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Sermon #8603

The Spiritual Historicist View

A Sermon on the Spiritual Historicist View of Revelation



Sermon Description

How should one read the book of Revelation? Many do not even attempt to read it because it is confusing. In this sermon on the spiritual, historicist view, Dr. Martyn Lloyd-Jones contends that the book of Revelation is not meant to confuse the reader, but just the opposite. Revelation is meant to unveil what was once hidden. It is intended to make something clear. Before he demonstrates how the book should be read, Dr. Lloyd-Jones addresses what he believes to be the ways people can misread Revelation. Examining various views, it is discovered that there are many problems with many modern approaches to the book. Dr. Lloyd-Jones proceeds to explain that Revelation is intentionally symbolic and that once the symbols are understood, the meaning of the book becomes clear. The book of Revelation is a telling of the story of redemption. The attack of the evil one, the final judgement, the overcoming of God’s people, and the conquering of Christ create the storyline. The story of God’s people is then told seven times throughout the book in seven different ways. It highlights one main point: since the coming of Jesus into the world, terrible forces have been attacking His people, but they will not prevail. The church will continue until final victory.

Sermon Breakdown

  1. The preterist view: Everything in Revelation has already happened.
  2. The futurist view: Most of Revelation is yet to happen.
  3. The historical view: Revelation started happening after John's vision and continues until the final judgment. This view has three divisions:
  4. The church historical view: Revelation is a prophecy of church history. Most Protestant reformers held this view.
  5. The continuous historical view: Revelation's visions depict sequential historical events leading to the end times. This view has issues, e.g. going back to Jesus' birth in Chapter 12 and demanding very detailed historical knowledge.
  6. The spiritual historical view: Revelation shows spiritual principles of the church's life, conflict, and triumph. This is the view the sermon will expound.

  7. Reading Revelation without theories gives some impressions:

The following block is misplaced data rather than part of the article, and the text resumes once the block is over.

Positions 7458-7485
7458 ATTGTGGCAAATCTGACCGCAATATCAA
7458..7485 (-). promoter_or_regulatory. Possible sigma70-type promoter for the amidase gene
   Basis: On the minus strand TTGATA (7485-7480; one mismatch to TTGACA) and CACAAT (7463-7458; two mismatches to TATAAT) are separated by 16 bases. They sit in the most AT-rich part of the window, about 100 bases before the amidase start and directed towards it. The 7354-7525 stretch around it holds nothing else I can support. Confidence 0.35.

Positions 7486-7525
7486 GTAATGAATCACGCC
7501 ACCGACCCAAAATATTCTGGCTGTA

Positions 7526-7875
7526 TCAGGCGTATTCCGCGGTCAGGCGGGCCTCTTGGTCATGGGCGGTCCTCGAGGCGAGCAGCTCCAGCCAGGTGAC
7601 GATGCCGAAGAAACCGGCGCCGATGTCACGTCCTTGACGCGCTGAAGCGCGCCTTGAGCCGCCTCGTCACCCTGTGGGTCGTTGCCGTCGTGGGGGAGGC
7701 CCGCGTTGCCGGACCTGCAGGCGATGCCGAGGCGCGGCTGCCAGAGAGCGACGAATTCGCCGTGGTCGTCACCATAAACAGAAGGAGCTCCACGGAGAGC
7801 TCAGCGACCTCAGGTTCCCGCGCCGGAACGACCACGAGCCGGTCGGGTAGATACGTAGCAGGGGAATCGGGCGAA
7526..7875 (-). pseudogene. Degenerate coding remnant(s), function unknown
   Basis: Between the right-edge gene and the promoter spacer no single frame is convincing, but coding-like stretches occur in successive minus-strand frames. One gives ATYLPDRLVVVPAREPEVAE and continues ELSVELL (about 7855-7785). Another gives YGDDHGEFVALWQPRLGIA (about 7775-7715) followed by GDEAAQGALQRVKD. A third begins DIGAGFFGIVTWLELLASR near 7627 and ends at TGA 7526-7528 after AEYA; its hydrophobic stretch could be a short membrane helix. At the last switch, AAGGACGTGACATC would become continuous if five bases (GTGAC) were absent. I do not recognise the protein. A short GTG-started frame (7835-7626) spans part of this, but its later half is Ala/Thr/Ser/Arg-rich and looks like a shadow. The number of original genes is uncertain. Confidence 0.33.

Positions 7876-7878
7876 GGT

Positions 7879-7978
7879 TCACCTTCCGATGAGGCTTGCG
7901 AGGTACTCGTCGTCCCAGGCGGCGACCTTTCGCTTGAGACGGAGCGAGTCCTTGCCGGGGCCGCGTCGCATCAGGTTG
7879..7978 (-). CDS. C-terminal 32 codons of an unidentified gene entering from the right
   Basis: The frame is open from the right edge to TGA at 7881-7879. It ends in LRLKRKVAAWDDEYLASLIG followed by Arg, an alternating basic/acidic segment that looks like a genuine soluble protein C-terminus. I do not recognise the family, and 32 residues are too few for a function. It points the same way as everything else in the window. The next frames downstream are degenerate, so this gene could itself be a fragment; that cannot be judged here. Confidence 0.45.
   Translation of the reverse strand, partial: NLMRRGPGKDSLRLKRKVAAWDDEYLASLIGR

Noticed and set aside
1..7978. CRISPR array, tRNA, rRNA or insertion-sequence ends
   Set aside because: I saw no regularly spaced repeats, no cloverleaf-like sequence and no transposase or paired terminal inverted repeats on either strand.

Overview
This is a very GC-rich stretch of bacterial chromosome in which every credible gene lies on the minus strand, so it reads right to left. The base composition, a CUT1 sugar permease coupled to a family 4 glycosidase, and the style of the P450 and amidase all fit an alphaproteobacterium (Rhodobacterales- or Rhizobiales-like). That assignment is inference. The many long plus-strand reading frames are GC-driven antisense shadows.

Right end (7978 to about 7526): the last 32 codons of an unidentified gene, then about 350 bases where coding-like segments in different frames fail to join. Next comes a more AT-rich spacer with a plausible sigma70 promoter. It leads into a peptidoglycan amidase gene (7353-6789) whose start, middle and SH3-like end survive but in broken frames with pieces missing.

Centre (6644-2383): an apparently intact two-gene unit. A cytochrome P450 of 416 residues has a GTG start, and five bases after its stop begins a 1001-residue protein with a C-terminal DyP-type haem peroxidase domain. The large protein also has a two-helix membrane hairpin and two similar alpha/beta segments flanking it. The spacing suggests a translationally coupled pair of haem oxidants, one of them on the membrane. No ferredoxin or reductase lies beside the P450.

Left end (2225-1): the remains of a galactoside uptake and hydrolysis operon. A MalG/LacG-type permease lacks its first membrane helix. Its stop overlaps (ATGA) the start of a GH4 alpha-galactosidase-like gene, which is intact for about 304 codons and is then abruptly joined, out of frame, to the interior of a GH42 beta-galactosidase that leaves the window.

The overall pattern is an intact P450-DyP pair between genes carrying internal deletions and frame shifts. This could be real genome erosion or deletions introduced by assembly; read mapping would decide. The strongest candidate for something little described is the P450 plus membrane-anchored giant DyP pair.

8. It's about Jesus and the church. It was written to and for the church.
  9. It's meant to reveal, though in symbolic language (e.g. numbers, lampstands, seals, trumpets). We must consider its symbolic nature.
  10. It's meant to edify, not just satisfy curiosity about end times. It's strengthened persecuted Christians.
  11. There are natural divisions in the text: -- Ch 1-3: Jesus among the churches -- Ch 4-7: Jesus controls history; shows the redeemed and lost; spans from Jesus' death to final judgment -- Ch 8-11: Warnings of judgment; the church; from Jesus as high priest to final judgment -- Ch 12-14: Jesus' birth to final judgment; the devil's opposition; the redeemed -- Ch 15-16: Heaven, Jesus, his people, bowls of wrath, final battle, final judgment, redeemed and lost -- Ch 17-19: Destruction of enemies; Jesus in glory; bride of Christ; final judgment; redeemed and lost -- Ch 20-22: Devil's doom; church's triumph; new Jerusalem; Jesus amidst his people

  12. There's repetition and parallelism across the sections, all showing the conflict between Jesus/church and the devil/opposing forces. This began with Jesus' birth and continues until his victory.

Great Biblical Doctrines

Dr. Martyn Lloyd-Jones

Dr. Martyn Lloyd-Jones (1899-1981) was a Welsh evangelical minister who preached and taught in the Reformed tradition. His principal ministry was at Westminster Chapel, in central London, from 1939-1968, where he delivered multi-year expositions on books of the bible such as Romans, Ephesians and the Gospel of John. In addition to the MLJ Trust’s collection of 1,600 of these sermons in audio format, most of these great sermon series are available in book form (including a 14 volume collection of the Romans sermons), as are other series such as "Spiritual Depression", "Studies in the Sermon on the Mount" and "Great Biblical Doctrines". He is considered by many evangelical leaders today to be an authority on biblical truth and the sufficiency of Scripture.